South Asia

'Why I ditched my banking career dream'

Image caption Naman (left) says travelling around India helped him reassess his priorities

The global jobs crisis has forced many young people to abandon dreams of high-flying careers. Two years ago, aged 21, Naman Pugalia returned to India, having failed to secure a job in investment banking in the US. Instead, he travelled around India for six months and found a job in a new field.

When I graduated from high school in Mumbai (Bombay) in 2005 I left for Boston in the United States and enrolled at Brandeis University.

The idea when I went to the States was to pursue economics and focus on finance because investment banking was always one of those seemingly glamorous professions.

The search for jobs post-graduation took quite a while and when I found opportunities it was very difficult to get through because there were a lot of people out of work at that point.

By May 2009 I had given up.

I decided something that I thought would help me do two things.

One was just to explore my country at my pace and on my terms.

The other was to "introspect" and to figure out if there were alternative career options that I could look at.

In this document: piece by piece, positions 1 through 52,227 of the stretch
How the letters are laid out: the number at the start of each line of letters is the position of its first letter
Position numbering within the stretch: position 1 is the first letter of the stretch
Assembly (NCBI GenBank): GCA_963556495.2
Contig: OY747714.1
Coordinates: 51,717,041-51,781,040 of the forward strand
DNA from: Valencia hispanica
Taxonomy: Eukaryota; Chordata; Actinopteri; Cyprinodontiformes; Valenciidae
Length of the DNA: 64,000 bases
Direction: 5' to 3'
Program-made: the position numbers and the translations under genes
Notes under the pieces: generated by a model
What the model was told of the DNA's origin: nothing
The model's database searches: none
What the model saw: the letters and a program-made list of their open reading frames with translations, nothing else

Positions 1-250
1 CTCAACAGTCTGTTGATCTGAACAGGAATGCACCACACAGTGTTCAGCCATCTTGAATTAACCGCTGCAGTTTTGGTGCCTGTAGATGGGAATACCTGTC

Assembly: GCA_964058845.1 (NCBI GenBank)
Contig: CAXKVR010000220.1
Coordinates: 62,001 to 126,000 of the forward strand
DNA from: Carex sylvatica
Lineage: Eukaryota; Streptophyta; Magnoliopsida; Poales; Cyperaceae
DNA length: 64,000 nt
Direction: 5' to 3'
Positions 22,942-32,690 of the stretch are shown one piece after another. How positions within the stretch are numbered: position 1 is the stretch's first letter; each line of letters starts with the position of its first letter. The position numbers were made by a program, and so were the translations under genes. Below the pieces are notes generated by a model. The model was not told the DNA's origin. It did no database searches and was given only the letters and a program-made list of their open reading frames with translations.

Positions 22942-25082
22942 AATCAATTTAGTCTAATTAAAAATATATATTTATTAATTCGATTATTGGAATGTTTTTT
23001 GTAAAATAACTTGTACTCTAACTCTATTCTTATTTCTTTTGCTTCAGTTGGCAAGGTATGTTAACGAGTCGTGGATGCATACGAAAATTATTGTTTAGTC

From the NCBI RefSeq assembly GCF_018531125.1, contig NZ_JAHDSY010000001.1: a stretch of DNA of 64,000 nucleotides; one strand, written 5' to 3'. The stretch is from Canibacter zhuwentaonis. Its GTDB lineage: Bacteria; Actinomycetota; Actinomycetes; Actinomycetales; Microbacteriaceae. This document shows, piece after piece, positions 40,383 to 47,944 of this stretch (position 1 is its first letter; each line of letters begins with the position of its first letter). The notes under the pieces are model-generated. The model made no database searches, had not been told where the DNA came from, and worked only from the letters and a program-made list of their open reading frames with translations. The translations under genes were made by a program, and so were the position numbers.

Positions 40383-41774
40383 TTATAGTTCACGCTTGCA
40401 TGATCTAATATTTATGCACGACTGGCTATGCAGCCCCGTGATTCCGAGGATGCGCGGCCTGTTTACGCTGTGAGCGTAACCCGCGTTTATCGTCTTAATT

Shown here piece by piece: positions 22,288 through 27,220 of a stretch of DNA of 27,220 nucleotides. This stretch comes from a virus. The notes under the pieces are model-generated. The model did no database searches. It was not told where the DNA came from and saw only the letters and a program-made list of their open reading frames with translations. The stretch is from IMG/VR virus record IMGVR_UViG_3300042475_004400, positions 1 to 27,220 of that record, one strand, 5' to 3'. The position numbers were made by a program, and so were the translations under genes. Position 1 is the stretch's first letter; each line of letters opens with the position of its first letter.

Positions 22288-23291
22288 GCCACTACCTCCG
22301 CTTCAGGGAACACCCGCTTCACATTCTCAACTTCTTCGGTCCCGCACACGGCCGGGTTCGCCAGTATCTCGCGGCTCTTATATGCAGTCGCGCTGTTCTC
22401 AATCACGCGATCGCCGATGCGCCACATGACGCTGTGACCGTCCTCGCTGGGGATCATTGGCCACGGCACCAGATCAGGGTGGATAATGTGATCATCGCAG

I travelled across India and met a wide range of people.

When I went to college I was just 18 and had a world view which was not nearly as broad as the one I had after my travels.

And that is why I started to be drawn to something more meaningful.

There was a very exciting project under the Planning Commission of India, to do with providing identification to all Indian residents.

So I decided to change tracks.


Banking or financial services offers immense financial rewards. And I can certainly vouch for the financial stability that comes with being in that sector.

However once you sort of pan out and look at other options, I think one doesn't mind taking that cut on the pay cheque.

And looking at this as a learning experience, the financial rewards are not nearly as good, but I think there are a few things there.

One: What financial rewards mean to me personally. The definition has undergone change.

The other thing is of course that you don't mind that cut, if the experience is rewarding you in other ways. And one doesn't mind making that trade-off.

Because I am looking at these years as investments.

As a banker, in the first year you expect to make about $60,000 upwards, including bonuses.

At my current assignment, I end up making about $12,000 - which is about a fifth of what I could have made had I stuck to banking.

But you don't mind that cut if the experience is rewarding you in other ways.